Age Friendly Cities project continues with community conversations
|Date: Thursday, January 24th, 2013||Return|
A five-year community-based research project to make Bowling Green more age friendly will enter its next phase this spring with a series of community conversations.
The project is part of the World Health Organization’s Age Friendly Cities and Communities Initiative. In 2012, Bowling Green became one of the first seven cities in the United States – and the only city in south – to become a member of the WHO Global Network of Age-Friendly Cities and Communities. The network has 105 members in 19 countries.
“This truly is a project that has international reach,” said Dr. Dana Burr Bradley, director of WKU’s Center for Aging. “The world really is watching, they want to know how we are doing it in the south, in rural communities like ours.”
WKU’s Center for Aging, the City of Bowling Green’s Neighborhood Division and AARP Kentucky are the convening organizations for the project and for the upcoming Ask Bowling Green community conversations.
As part of a 50 Over 50 Citizens Academy last October, 27 people were trained as community experts and to help collect data and develop an assessment plan for the project. Members of the group reunited Tuesday afternoon (Jan. 22) at WKU’s Knicely Conference Center to learn more about this spring’s Ask Bowling Green sessions.
“AARP is really interested in Age Friendly Cities and in livable communities because this is about all people,” said Patrice Blanchard, associate director of AARP Kentucky.
This spring’s small group discussions will held throughout the community and will brainstorm answers to the question of “What kind of community do you want to live in?”
“In a way it’s a visioning exercise,” Blanchard said. “We’re not trying to be problem solvers, we’re not trying to identify what’s wrong, we’re trying to look at what’s right in your best dreams and then helping make that happen.”
In addition in May, WKU’s Center for Aging will host a “Gathering” of service providers and organizations that work with older adults to share information, ideas and challenges.
“Why should Bowling Green care about being age friendly?” Dr. Bradley asked. “In less than two decades there are going to be more seniors over 65 than there are people under 18. One in five people will be over 65. Right now, every eight seconds someone turns 65 in this country.”
Dr. Bradley noted, however, that community aging is an opportunity, not a crisis.
The project provides an opportunity for all community members to share their concerns and ideas; for WKU students to gain experience research experience as they collect and analyze data; for economic and business development; and for the community to identify its age friendly strengths and challenges.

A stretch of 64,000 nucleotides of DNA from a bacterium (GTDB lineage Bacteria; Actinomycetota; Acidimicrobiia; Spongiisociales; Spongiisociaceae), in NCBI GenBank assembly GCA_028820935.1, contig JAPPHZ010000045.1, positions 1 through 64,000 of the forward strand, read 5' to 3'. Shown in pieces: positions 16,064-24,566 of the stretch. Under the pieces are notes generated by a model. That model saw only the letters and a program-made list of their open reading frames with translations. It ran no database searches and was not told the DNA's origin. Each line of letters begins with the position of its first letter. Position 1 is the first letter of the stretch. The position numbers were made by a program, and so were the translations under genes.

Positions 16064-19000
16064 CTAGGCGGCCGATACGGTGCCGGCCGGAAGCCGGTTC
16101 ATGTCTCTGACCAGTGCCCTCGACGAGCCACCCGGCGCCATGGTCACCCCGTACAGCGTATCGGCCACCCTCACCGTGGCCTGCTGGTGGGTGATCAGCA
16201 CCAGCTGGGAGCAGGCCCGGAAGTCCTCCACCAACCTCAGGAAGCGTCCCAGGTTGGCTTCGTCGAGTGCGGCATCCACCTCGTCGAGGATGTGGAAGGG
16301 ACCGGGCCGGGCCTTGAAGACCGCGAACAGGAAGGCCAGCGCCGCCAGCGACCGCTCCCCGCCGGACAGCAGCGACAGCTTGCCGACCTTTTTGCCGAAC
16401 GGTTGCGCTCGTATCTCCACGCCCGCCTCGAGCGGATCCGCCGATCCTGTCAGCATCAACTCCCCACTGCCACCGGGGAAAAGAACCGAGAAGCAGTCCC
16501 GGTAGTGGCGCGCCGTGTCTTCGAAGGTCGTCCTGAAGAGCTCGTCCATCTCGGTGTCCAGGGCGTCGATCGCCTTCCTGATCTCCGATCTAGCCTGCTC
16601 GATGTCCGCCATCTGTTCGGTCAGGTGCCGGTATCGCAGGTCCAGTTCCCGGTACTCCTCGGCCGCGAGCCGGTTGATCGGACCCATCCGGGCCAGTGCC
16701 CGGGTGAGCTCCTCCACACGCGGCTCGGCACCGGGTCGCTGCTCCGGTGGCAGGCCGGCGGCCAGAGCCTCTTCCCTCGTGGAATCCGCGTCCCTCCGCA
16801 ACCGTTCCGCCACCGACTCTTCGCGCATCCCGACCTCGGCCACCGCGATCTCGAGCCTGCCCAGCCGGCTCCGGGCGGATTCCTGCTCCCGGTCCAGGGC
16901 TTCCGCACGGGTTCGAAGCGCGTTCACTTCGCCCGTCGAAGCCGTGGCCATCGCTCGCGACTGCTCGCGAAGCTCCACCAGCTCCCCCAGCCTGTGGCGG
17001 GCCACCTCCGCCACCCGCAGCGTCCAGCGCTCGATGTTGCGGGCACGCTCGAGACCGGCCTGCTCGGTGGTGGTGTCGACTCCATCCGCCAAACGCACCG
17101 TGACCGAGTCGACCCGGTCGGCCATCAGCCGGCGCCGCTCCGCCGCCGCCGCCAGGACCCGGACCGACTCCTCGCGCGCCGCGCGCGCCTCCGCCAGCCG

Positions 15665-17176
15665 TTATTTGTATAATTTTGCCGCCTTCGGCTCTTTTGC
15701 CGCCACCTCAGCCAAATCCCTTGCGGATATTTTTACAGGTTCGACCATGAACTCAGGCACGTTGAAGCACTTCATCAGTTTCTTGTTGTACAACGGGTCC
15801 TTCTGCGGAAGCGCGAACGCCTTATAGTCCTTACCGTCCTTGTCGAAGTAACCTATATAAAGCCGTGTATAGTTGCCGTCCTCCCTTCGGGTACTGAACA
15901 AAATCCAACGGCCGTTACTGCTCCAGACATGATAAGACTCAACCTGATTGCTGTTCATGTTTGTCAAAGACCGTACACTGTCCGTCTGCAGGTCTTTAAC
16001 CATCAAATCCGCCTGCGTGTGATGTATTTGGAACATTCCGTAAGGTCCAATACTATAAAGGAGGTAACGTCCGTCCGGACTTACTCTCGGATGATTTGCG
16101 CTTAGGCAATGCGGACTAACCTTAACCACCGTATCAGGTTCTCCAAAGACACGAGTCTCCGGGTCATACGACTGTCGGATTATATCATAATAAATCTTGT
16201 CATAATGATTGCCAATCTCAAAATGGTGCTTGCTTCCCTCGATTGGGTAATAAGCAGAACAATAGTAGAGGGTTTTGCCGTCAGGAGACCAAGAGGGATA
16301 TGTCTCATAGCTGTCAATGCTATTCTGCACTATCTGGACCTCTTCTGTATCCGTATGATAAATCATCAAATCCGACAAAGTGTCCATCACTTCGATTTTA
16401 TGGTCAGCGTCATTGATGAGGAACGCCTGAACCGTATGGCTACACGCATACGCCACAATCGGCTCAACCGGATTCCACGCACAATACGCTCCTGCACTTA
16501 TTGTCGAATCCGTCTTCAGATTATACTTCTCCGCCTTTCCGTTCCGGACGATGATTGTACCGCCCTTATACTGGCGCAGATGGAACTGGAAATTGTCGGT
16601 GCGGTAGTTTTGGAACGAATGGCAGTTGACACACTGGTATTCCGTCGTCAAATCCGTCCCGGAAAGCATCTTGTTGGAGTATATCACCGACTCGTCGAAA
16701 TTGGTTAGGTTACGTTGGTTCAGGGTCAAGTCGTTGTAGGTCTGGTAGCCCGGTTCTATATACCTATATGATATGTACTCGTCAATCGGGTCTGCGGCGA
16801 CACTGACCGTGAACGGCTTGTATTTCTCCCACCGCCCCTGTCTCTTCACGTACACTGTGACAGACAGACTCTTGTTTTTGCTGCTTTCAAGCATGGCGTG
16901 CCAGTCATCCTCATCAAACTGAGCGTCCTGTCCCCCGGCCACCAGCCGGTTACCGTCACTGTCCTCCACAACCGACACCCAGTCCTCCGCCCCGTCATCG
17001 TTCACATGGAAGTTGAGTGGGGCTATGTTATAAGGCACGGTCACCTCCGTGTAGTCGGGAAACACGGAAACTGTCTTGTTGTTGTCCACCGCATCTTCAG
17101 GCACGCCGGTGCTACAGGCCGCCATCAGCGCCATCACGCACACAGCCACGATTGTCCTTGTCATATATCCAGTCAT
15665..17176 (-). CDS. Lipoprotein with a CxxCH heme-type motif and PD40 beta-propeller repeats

“Anytime you can have community folks involved in thinking about their vision for the community and getting that feedback from them, I think it gives our elected leaders, staff and other leaders direction,” Neighborhood Services Coordinator Karen Foley said.
The Age Friendly Cities Initiative looks at eight domains – outdoor space and buildings, transportation, communication and information, housing, respect and social inclusion, social participation, civic participation and employment, and community support and health services.
The data and information collected this spring will provide a baseline assessment of age-friendliness and the groups will develop an action plan to move forward, she said.
As a requirement of the Age Friendly Cities Initiative, the project must involve older adults in the phases of the project. “Older adults are the experts in what make a city age friendly,” Dr. Bradley said.
Being age friendly isn’t just about older adults, Blanchard said. For example, a curb that may present mobility issues for older adults also could be an issue for mothers pushing a stroller, she said.
“It’s about making the community better for all of us,” Blanchard said.
Citizens Academy member John Warnhoff said the World Health Organization project is vital as society ages. “We’re all different people because of ethnic background, because of personal life experiences,” he said, “but if we can combine all that and integrate it, then we produce a better community and better world.”
Want to learn more?
- For those interested in hosting a community conversation this spring, send an email to firstname.lastname@example.org; the Center for Aging will supply a facilitator and a notetaker.
- To find out more about the AARP’s Livable Communities resources, visit http://www.aarp.org/livable-communities/
- To learn more about the WHO Global Network of Age-friendly Cities and Communities, visit http://www.who.int/ageing/projects/age_friendly_cities_network/en/index.html or http://www.agefriendlyworld.org/cities-and-communities
Contact: Dana Burr Bradley, (270) 745-2356.
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